London housing will need £154bn of investment over a decade if the chronic lack of supply is to be tackled.
That is according to a report by property firm Knight Frank, which forecasts just 33,400 new homes will be built on average a year in the city in the years to 2023 – against the 52,400 that is needed annually. Knight Frank looked at all of the housing developments in the pipeline for its estimate.
Boris Johnson, London's mayor, is targeting just 42,000 new homes a year. That includes not just affordable homes, but all other types too.
Demand in London is driven higher by its powerhouse economy which outperforms the rest of the UK, a soaring population, heavy investment by rent-seeking wealthy foreigners, and the low interest rate environment.
Spiralling demand and a severe lack of supply has forced up house prices in London. The Office for National Statistics (ONS) said the average price of a London property hit £459,000 in March 2014 after leaping 17% annually. This compares to an 8% increase in the average UK price to £252,000.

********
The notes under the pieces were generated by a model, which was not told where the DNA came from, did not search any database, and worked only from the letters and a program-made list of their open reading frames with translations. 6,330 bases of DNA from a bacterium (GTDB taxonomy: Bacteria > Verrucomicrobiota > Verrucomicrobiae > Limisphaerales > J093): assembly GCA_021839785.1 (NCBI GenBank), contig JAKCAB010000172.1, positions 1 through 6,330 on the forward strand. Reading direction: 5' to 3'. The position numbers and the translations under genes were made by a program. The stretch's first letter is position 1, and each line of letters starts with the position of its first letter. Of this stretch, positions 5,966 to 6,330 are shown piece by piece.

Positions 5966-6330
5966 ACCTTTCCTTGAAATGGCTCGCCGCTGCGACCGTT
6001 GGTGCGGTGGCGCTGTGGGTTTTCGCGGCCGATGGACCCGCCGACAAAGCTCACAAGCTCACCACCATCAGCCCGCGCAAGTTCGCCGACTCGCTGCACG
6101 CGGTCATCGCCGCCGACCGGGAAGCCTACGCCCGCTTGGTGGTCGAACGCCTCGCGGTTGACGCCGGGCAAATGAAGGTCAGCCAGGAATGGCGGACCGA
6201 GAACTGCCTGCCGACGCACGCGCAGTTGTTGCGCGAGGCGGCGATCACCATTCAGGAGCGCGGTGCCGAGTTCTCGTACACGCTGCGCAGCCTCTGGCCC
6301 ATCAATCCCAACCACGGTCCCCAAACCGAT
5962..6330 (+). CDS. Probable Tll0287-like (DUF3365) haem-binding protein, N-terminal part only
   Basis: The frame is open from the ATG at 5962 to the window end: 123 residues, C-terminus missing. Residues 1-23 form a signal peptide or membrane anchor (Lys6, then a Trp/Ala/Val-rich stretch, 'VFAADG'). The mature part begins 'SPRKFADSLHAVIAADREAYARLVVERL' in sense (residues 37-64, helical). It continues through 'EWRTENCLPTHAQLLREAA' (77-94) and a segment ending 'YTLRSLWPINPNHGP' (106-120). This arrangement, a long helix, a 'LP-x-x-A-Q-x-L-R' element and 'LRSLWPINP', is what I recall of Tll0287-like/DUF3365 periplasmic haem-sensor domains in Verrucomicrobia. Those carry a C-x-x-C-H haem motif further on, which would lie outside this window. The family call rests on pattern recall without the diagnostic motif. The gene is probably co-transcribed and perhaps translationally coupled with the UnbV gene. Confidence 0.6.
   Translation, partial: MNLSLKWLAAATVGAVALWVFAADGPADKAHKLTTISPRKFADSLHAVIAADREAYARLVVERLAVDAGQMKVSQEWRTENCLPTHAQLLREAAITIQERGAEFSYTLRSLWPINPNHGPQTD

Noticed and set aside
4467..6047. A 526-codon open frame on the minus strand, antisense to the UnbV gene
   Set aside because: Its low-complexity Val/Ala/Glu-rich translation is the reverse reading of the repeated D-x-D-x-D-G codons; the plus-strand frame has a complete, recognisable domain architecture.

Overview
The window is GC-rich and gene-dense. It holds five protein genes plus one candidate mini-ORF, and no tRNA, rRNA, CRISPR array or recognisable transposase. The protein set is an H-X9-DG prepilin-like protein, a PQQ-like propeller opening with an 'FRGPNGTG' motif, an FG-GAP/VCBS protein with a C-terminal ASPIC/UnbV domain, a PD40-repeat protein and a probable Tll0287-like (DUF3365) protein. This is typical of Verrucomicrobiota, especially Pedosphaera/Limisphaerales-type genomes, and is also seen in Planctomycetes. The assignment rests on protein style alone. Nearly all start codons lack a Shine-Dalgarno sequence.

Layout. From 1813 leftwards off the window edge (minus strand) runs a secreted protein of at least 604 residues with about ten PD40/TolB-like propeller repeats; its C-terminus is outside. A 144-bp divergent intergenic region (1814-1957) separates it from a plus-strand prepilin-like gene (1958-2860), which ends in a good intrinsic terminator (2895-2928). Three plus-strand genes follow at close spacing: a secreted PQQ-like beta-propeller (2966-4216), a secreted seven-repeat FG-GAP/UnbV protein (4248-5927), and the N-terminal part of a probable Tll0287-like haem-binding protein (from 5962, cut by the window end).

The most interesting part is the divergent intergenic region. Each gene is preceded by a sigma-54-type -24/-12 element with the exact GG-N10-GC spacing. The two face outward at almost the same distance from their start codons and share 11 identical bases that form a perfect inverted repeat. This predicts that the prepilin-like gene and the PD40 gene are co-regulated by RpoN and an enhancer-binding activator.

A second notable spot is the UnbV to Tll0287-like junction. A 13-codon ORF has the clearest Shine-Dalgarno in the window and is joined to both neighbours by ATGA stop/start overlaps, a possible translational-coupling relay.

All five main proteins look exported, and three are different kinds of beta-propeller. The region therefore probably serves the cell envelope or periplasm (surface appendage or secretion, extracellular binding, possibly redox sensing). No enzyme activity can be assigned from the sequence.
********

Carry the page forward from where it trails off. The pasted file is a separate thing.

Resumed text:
"Despite the overwhelming demand for homes, construction of new residential property has failed to keep pace in recent years, further adding to the historical structural undersupply of new homes and creating a 'snowball' effect on the supply problem," said the Knight Frank report.
"The pressure in the market is currently being further exacerbated by 'stickiness', with buyers holding onto London property rather than trading up or down, depleting the stocks of available property for sale."
London's population is set to hit 10 million before 2030. It was 8.3 million in 2013.
The intense demand and lack of supply is forcing up prices sharply across the various London boroughs.
Areas outside the centre have seen rapid house price growth, more so than in the ultra-expensive centre, as investors flock away from the middle to chase bigger profit margins in places like Islington and Wandsworth.